About 71 percent of the Earth's surface is covered by water. Aquatic ecosystems are therefore of great importance as a habitat for a wide variety of organisms. At the Section for Aquatic Biology, we research and teach in processes, structures and pathways in all aquatic environments - lakes, meadows, streams, inlets, sea ice and oceans. Geographically, our research covers aquatic ecosystems in temperate, tropical and arctic regions, and we work with both basic and applied science, e.g. environmental science issues.
Our research in freshwater areas is all about the life found in fresh water. We work with both physical and chemical structures, plants, wildlife and microbial populations as well as interactions among these components. Freshwater biological research projects include conservation and management of freshwater resources as well as structures and functions of freshwater ecosystems. In particular, we focus on invasive plants and their effects on biodiversity, such as reeds in the USA, submerged plants in New Zealand, as well as nutrient absorption and removal in wetlands and streams.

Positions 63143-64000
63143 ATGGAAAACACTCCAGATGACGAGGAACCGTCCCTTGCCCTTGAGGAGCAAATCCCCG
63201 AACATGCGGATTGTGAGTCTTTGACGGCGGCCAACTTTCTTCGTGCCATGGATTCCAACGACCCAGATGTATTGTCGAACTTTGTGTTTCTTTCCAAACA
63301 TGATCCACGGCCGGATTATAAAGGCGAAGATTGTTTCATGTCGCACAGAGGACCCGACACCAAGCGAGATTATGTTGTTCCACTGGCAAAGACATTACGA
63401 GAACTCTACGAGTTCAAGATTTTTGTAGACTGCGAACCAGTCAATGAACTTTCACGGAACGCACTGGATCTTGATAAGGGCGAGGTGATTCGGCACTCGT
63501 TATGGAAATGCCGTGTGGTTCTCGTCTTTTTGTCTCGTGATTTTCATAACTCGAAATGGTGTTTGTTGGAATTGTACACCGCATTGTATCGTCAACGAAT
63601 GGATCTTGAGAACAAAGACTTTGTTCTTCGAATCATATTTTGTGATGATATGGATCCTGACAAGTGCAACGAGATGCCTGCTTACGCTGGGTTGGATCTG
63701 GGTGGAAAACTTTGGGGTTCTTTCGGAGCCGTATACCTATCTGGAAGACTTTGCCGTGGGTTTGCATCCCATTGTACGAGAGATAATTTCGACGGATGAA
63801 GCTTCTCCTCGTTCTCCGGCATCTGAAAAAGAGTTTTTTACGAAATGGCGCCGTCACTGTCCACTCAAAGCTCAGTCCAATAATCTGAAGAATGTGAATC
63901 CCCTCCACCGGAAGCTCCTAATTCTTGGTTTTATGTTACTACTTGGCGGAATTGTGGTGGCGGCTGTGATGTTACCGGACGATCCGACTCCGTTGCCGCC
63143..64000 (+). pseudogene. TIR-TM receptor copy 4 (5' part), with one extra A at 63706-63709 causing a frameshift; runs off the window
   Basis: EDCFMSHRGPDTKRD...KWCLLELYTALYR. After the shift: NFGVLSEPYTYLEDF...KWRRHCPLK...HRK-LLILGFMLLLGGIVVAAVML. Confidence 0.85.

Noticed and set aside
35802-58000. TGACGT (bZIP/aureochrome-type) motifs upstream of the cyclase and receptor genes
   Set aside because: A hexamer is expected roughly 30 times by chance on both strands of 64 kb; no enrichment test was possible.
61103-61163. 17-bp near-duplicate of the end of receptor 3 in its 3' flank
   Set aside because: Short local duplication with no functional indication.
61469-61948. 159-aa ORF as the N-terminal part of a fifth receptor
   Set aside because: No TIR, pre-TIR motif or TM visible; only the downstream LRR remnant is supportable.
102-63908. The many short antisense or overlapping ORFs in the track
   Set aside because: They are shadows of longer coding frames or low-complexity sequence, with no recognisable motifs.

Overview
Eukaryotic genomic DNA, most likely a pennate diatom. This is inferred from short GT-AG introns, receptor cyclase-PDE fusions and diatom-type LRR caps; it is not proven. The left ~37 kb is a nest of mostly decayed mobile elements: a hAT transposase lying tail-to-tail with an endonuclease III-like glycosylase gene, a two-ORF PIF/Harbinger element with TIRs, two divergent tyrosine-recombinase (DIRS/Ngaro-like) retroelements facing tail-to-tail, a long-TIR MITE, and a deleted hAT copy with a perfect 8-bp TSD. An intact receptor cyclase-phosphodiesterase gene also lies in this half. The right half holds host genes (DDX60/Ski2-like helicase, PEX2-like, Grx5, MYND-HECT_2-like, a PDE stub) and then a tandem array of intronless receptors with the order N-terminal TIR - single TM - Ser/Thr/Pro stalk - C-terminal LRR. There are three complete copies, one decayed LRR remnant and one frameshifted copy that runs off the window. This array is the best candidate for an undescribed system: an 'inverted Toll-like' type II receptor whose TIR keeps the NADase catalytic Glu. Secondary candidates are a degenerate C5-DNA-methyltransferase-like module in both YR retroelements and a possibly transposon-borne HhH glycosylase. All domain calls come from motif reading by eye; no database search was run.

Estuaries are the transition between freshwater and seawater. A good example is the Danish stream Gudenåen where freshwater flows through Randers Fjord and the Kattegat. Only relatively few plants and animals have adapted to life in an estuary. In turn, the number of individuals is high in estuaries because freshwater adds large quantities of nutrients resulting in a higher primary production. In the Vadehavet, where the tide dominates, invasive species such as Pacific oysters and American razor shells are spreading. We examine how the species affect the ecosystem, and we work with parasites in marine organisms and the effects of these at individual and population level.
We also work at larger water depths in the oceans. What are the pathways and volumes of material flowing into and out of an ocean? How large quantities of CO2 can the oceans, for example, absorb from the atmosphere and which mechanisms in the ocean are controlling this? How large quantities of carbon (primary production) can the oceans produce for the benefit of the next step in the food chain such as zooplankton, fish and larger animals? What are the physical and optical conditions in the oceans of this production, and how does it distribute itself in space and time? We also zoom in on the ecology of marine organisms and work on e.g. isotope and growth analysis of fish otoliths and the relationships between environmental forcing and ocean productivity. The Section has especially focused this research in Greenland, the North Atlantic, the Arctic Ocean and the Antarctic.